Amid growing concerns about creeping Islamic radicalization at schools and universities across the country, one program is providing students with real solutions on steering clear of religious extremism.
“Pesantren kilat,” a crash course in Islamic ideology and teaching, has been offered by the nongovernmental organization Lazuardi Birru every Ramadan since 2009. It educates youngsters about the dangers of extremism.
Haifa Hutagalung, an eighth-grader at a junior high school in East Jakarta who attended the pesantren kilat last year, said her school held a discussion about radicalism and terrorism at this year’s event.
“It was an interesting discussion because, although we’ve heard a lot about radicalism and terrorism from television, we don’t know what to do about it,” she said.
“Now we know that we have to stay away from radicalism and terrorism because Islam is a religion of peace.”
She added that through the course, she now understood that those involved in terrorism or who adopted radical thinking were simply people who did not understand Islam properly.
“The Prophet Muhammad said that we have to always keep learning until the day we die, so that means we have to be smart and not stray from the straight path of Islam,” Haifa said. She added that even though the program only lasted for two days and one night, she learned a lot about Islam.
“I feel like I’ve become more religious and closer to God after pesantren kilat,” she said.
The program, Haifa said, helped her maintain a high level of piety beyond the holy month of Ramadan, something she normally found difficult.
“That’s why I never want to miss the pesantren kilat each year, because it’s refreshing for my soul,” she said.
And even though the course requires her to camp away from home, she said it was fun staying with other students and taking part in the various religious activities and games on offer, which in turn made fasting not feel like so much of an ordeal.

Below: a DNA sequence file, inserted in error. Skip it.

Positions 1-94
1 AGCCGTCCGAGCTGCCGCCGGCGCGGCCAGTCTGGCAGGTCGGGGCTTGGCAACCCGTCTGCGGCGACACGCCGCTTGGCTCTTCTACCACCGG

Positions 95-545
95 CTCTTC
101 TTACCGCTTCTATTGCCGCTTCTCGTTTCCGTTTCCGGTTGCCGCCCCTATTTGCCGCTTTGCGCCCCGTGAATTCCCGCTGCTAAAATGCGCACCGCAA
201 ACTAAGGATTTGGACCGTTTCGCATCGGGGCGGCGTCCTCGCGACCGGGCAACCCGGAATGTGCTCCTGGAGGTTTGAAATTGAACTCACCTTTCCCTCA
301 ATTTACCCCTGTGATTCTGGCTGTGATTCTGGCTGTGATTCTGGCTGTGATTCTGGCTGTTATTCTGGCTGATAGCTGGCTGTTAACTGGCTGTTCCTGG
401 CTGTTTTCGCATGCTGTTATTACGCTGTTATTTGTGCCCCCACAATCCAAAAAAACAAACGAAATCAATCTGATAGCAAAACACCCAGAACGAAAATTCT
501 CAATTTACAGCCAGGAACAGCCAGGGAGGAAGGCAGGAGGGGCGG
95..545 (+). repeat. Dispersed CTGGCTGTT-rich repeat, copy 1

Muhammad Nuh, the minister of education, has in the past urged all teachers to engage their students in discussions aimed at combating creeping radicalization in schools and on university campuses.
He said his ministry was in the middle of reviewing the national school curriculum to find ways to minimize radicalization through lessons. Nuh added that counterradicalization measures would soon be introduced as an entire chapter in textbooks for religious studies.
Dhyah Madya Ruth, the Lazuardi Birru chairwoman, said education was an important tool to counter radicalization because it encouraged students to think critically.
“Education can motivate them to be more sensitive to the things going on in their own environment and get them to think about ways to tackle radicalization,” she said.
“We obviously can’t monitor our children 24 hours a day, so we hope that the knowledge we’re imparting to them will help them reject radicalization.”
This year, Lazuardi Birru held the pesantren kilat course in West Java, in collaboration with provincial education and religious affairs agencies, and the West Java branch of the Network of Indonesian Mosque Youths (JPRMI).
Dhyah said 480 teenagers and dozens of local residents took part in the course, which was held last Tuesday and Wednesday.
The organization also invited Nasir Abbas, a former member of Jemaah Islamiyah, the Southeast Asian terrorist group affiliated with Al Qaeda, and Wawan, the former head of a motorcycle gang in Bandung, to share their experiences with the students. They also advised them on how to steer clear of radicalism and other dangerous influences.
“We also monitor the participants of our pesantren kilat course for a year to see whether there’s been any impact from the training that they participated in,” Dhyah said.
She added that the students taking part in the program were divided into 20 groups, with each group was assisted by a mentor trained by Lazuardi Birru.
So far, Dhyah said, the training had been a success in helping students think critically about religious issue.
However, she conceded that there were always a handful of individuals who succumbed to radical thinking, regardless of their training .
“It happens and it’s hard for us to try to change their minds because they’ve rejected the idea of critical thinking from the outset,” she said.